And I think Ysabel, you know, basically…that was such a awesome place to recognize as a culture responder, because people don’t often think of libraries as a place to get care, you know, to get mental health care. But actually, librarians do a lot of supporting with people and just, like, helping them along their way, whether it’s, like, helping them with job applications or giving them a space to sit or giving them these free computers that they can use to do whatever they need to do.

And so, it was really great meeting librarians and doing the tough work of like, okay, how do you balance, you know, the really busy work you have as a librarian, but also, you know, extending a hand and being that support you can be for people who may rely on the libraries?

And so, that was also a really amazing experience.

Zydalis Bauer: No, it’s also fascinating because these are people that we encounter every single day and you really kind of take for granted the impact that they have on individuals. So, it’s really, really cool to see this strategy of giving them that training to be a cultural responder for mental health in the community.

Ysabel, you found that as Estoy Aquí and I know that you are a survivor of the psychiatric health system, and that’s part of the reason why you founded this program. You’re also a first-generation Dominican immigrant. And so, you know the experience in these communities dealing with mental health.

When it comes to mental health, what would you like for others to know and understand, especially when we’re speaking about Black and brown communities?

Ysabel Garcia: Fourteen years ago, 14 years ago, I moved to Springfield. Springfield, directly to Springfield. Springfield is my second home, basically.

Two weeks or three weeks after moving to Springfield, Massachusetts, I actually run away to Mercy Hospital, and that’s when my hospitalization in the psychiatric system started. It became a cycle of hospitalizations.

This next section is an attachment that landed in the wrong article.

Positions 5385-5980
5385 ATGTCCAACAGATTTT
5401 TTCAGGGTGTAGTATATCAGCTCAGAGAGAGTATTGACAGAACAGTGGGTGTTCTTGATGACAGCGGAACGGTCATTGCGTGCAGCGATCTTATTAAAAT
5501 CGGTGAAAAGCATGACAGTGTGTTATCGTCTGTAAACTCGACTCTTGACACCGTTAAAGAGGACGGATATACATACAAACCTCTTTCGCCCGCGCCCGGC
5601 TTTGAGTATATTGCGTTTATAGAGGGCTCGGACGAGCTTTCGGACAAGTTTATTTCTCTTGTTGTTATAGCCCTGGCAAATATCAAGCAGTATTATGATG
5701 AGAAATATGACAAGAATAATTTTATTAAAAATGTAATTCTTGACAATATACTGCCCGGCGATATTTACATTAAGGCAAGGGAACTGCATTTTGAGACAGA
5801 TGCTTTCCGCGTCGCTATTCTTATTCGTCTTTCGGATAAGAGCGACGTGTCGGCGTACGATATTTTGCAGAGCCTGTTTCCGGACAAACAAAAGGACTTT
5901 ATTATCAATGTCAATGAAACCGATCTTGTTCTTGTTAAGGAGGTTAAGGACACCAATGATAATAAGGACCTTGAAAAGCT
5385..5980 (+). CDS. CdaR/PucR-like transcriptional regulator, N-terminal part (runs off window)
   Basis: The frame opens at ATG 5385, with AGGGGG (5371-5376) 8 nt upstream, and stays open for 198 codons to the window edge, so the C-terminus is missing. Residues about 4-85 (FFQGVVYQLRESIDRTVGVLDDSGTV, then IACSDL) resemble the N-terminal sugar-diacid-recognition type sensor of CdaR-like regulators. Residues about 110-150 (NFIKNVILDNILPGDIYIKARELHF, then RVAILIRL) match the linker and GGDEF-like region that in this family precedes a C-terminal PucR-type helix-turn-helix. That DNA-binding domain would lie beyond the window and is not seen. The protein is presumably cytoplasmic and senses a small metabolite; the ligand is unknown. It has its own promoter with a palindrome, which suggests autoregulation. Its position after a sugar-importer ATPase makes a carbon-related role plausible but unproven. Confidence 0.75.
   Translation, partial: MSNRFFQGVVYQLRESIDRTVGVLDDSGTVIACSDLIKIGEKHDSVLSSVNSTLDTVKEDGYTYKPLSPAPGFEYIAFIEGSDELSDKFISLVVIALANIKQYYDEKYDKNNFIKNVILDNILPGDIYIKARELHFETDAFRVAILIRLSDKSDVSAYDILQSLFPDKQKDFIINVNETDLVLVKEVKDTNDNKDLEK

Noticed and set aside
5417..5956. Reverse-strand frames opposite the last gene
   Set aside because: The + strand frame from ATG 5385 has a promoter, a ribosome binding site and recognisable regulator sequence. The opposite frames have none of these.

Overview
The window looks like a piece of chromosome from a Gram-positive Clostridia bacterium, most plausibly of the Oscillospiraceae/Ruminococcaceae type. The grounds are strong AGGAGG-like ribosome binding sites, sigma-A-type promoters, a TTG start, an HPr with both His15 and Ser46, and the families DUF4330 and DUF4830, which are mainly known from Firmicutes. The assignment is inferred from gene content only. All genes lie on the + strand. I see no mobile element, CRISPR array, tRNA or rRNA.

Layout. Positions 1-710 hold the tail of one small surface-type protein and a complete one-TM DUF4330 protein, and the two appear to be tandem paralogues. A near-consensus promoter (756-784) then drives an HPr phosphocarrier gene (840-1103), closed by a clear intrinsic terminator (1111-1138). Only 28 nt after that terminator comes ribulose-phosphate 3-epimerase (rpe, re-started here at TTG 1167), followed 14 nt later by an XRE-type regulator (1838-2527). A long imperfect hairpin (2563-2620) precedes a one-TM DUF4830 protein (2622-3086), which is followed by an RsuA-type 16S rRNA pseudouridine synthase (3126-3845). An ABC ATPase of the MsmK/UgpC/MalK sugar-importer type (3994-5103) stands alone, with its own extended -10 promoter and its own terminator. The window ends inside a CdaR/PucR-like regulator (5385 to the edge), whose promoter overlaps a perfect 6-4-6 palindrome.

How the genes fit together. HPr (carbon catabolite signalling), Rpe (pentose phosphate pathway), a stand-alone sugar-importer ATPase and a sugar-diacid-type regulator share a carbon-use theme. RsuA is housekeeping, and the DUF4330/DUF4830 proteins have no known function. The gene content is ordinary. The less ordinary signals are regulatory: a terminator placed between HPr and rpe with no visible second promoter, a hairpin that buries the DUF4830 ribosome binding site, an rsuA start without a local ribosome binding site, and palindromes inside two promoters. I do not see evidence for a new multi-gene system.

And during those hospitalizations and during my interactions with social workers and therapists and psychiatrists, I received a lot of violent responses, such as solitary confinement, micro-aggressions, physical restraints, just because I said that I wanted to die.

However, one thing that I noticed throughout my time in the psychiatric system and the health system is that access is not enough. And when I say this, people are like, “What do you mean?” Because in public health, access is everything. They love to talk about, “We need more access to therapists, we need more access to hospitals.” But my thing is, what about looking beyond access.

And so, Estoy Aquí and La Cultura Sana is basically saying, instead of just focusing on access and also on what’s wrong with the community, the so-called gaps, let’s look at what is working, because we do have a lot of strengths. That is where the cultural responders come in. So, we are not filling in the gaps. We are increasing strengths.

Something that is also part of La Cultura Sana is not just the peer support training, the cultural responder training, but also tabling. Tabling or pop-ups are central, because that’s where we really meet the community with our app and we start to ask questions and be curious. “Hey, how do you feel about mental health care?” Right? Like what — what is that like? And we actually give out pamphlets that has information about how to talk about suicide, for instance.

And I will — I will love if Michela and Sarah talked a little bit about their tabling experience during the two weeks.

Sarah Lee: We tabled in front of a social justice organization, and that was actually one of our first experiences being out in the community. And it was an eye opening experience, something I learned a lot from.

And a theme that kept coming up when we talk to people, is that they don’t feel — a lot of people don’t feel safe talking about their mental health anywhere in Springfield. And that was really a big statement to say, like, you don’t feel safe anywhere in the city to talk about. And it really made us reflect about how important Ysabel’s mission is, to kind of enhance those community strengths so that people can feel comfortable talking about their mental health to, you know, someone, like if they’re getting a haircut, if they’re going to the library, if they’re going to the grocery store.

Anywhere they’re going, we should all feel really comfortable talking about our mental health and — and seeking support from each other.